TaylorMade introduces RocketBladez, its new line of irons
Wednesday, October 9, 2013
TaylorMade has generated plenty of buzz with white metalwoods in the past few years. Now the company hopes to do the same with new irons that company executives say will change the iron landscape.
RocketBladez and RocketBladez Tour irons feature a slot on the sole of the long irons and mid irons that runs from toe to heel and provides a distinctive look. This slot is called the Speed Pocket, the same name used for the sole channel in the company’s RocketBallz fairway woods.
It is the performance, not the looks, that motivated TaylorMade president and CEO Mark King to call RocketBladez a “once in a lifetime innovation.”
Metalwoods have always been centerstage for TaylorMade. Gary Adams founded the company in 1979 with a line of woods that quickly became known as “Pittsburgh Persimmon.” The name stuck. Throughout its 33-year history TaylorMade has been a master of slick nicknames and equally clever commentary.
Irons always took a backseat to metalwoods at TaylorMade. Sure, there were plenty of iron models. There were forged irons for touring professionals and low-handicap amateurs. For everybody else there were explosive, strong-lofted irons made of cast stainless steel, embodied by the Burner 2.0.
But King was dreaming of irons to match the impact of R11 drivers and RocketBallz fairway woods.
Sean O’Hair was the first to test them on the PGA Tour, and he said, “These irons will make me a better player.” It is clear that TaylorMade officials and players have great expectations for the RocketBladez.
These irons, even the Tour model, are made of cast stainless steel and not forged steel. TaylorMade calls this “one-piece cast construction.” Executive vice president Sean Toulon said in this case virtually nobody can tell the difference between cast and forged.
“We’ve tested these irons for everything imaginable,” Toulon said. “They are unbelievably long, the distances are incredibly consistent and most players think they feel exactly like forged irons.”
Why the cast process? Because this allows TaylorMade to construct the irons exactly as the blueprint specifies, including the ultra-slim face that measures 1.6mm at its thinnest. In past TaylorMade irons, the thinnest part of any face was 1.8mm. TaylorMade says the thin face means more distance without losing control of the trajectory and carry yardage.
The improved Inverted Cone design of the face delivers two critical benefits. First, according to TaylorMade, it increases the size of the clubface area that delivers high ball speed. Second, the company says the Inverted Cone technology influences how the face flexes and rebounds at impact. This controls the angle at which the ball leaves the face, promoting straighter shots and a tighter dispersion. TaylorMade stresses “significantly greater accuracy” compared to previous high-speed irons.
King maintains that no substantial innovations have been made in the overall iron category since Ping began popularizing cavity-back irons almost 50 years ago.
The foundation of the irons, Speed Pocket technology, first appeared in 2012 in RocketBallz fairway woods and hybrids. TaylorMade says this Speed Pocket, which incorporates a flexible face that acts something like a trampoline, helped dramatically increase the distance produced by RocketBallz fairway woods.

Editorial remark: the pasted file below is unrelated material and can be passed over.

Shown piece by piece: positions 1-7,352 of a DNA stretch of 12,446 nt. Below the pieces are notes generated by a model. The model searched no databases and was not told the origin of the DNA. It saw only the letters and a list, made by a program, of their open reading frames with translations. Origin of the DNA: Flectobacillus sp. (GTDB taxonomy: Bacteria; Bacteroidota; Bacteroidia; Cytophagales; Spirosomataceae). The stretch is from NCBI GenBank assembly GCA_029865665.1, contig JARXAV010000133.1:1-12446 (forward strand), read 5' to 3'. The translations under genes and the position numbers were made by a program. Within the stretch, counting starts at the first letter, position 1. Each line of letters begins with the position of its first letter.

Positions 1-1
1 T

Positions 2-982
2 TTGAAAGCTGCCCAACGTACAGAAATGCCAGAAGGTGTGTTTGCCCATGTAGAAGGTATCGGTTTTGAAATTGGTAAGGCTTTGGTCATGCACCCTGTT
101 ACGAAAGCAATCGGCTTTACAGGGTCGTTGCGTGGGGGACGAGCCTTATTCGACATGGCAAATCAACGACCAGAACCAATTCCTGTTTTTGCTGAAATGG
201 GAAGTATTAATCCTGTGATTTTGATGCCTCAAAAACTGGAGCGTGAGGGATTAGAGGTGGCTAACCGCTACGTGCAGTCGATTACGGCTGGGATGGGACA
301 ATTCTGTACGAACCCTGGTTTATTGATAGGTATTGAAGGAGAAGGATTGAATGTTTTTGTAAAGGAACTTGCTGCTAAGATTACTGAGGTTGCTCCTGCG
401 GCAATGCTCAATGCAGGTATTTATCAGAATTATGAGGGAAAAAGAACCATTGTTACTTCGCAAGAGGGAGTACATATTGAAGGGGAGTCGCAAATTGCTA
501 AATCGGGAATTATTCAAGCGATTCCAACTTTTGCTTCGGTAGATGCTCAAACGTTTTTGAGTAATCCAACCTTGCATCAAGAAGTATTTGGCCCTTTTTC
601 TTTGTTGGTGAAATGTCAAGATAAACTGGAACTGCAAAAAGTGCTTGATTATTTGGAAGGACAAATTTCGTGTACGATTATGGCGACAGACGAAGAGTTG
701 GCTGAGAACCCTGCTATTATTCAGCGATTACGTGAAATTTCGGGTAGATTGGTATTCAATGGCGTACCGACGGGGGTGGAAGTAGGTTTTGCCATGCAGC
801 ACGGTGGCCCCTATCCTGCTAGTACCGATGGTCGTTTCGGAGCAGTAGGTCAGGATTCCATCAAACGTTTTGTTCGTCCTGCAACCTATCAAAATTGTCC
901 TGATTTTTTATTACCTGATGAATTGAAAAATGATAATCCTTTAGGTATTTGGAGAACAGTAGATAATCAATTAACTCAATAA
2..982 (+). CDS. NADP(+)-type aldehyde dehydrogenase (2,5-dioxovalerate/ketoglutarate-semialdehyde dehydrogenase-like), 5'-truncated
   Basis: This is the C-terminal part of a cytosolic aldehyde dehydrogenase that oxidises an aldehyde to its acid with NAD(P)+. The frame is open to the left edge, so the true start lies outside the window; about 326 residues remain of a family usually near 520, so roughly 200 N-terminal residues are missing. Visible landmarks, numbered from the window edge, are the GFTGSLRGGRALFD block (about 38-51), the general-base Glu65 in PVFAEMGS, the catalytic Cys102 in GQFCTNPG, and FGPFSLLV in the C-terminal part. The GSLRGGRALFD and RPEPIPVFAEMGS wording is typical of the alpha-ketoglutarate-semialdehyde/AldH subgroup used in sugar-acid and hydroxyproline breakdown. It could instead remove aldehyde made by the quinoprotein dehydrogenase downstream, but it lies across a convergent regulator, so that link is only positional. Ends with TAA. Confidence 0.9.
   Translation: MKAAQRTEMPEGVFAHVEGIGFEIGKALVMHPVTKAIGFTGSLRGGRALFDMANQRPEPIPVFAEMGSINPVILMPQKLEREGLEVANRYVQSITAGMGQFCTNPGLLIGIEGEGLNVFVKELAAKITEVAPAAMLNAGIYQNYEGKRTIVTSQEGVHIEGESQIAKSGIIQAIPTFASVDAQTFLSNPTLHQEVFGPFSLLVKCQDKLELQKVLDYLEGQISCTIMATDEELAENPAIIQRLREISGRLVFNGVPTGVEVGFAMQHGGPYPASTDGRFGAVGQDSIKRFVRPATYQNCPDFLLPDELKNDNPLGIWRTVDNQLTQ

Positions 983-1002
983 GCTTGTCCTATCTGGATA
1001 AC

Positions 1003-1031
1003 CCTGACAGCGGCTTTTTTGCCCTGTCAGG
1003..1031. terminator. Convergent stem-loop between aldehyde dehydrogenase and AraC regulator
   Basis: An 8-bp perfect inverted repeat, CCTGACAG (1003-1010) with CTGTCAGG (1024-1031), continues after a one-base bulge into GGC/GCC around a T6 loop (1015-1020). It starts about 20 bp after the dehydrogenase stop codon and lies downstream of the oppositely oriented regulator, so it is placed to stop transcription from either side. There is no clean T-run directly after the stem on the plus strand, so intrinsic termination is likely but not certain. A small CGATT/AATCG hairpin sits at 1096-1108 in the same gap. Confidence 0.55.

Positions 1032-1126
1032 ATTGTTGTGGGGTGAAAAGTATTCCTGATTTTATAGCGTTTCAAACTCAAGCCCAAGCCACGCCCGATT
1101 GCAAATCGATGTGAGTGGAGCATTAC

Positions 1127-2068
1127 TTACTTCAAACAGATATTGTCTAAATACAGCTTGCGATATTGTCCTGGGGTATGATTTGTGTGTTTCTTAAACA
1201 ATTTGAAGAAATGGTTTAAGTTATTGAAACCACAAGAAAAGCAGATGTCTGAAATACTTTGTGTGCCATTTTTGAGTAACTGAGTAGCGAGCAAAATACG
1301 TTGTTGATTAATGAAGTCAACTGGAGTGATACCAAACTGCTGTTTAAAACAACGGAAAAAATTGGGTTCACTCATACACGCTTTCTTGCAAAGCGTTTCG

Listening to King, it is clear the science behind the RocketBallz fairway woods has been directly applied to the RocketBladez irons. In other words, the Speed Pocket should work in conjunction with the face to produce iron shots that are optimized for distance.
Along with this, TaylorMade says the RocketBladez irons produce a consistent carry distance and are not subject to hot spots that might produce irregularities in distance control. The center of gravity is low and precisely centered in each clubhead to produce repeatable results.
The Speed Pocket can be found in the 3- through 7-irons. The shorter irons and wedges do not have the Speed Pocket because accuracy, not distance, is the primary consideration.
Visible on the sole of the iron, the Speed Pocket is 2mm wide. It flexes and rebounds at impact, increasing the speed of the face and providing a higher launch angle.
According to TaylorMade, the Speed Pocket is especially effective on impacts made low on the face. With long irons and mid irons, most mis-hits by amateurs occur below the center of the face. TaylorMade promises more ball speed and distance on those mis-hits.
The technology is identical in the RocketBladez and RocketBladez Tour, although the Tour model features a slightly smaller head and a top line, toe and sole that are a reflection of TaylorMade’s Tour Preferred line of irons.
After O’Hair unveiled a set of prototype RocketBladez Tour irons at the Justin Timberlake event in Las Vegas, golf club geeks were going crazy with speculation about the irons. King was to officially unveil the irons in a glittery Oct. 23 ceremony.
The RocketBladez irons will be available Dec. 1. The retail cost is $799 for a set of eight irons with steel shafts and $899 for a similar set with graphite shafts. RocketBladez Tour will not appear until Feb. 1, 2013. The retail price will be $899 for a set of eight with steel shafts.
A final innovation that will interest golfers who pride themselves on precisely fit irons: TaylorMade designers have placed an external notch and internal notch on the hosel to promote easier bending of the stainless steel head. For all golfers, the correct lie angle is essential in irons, and these notches help simplify the fitting process.
Meanwhile, TaylorMade hopes for a major buzz with its new irons. “We never promoted irons like this before,” Toulon said. “We think RocketBladez will change the way people play golf. We feel that strongly about it.”
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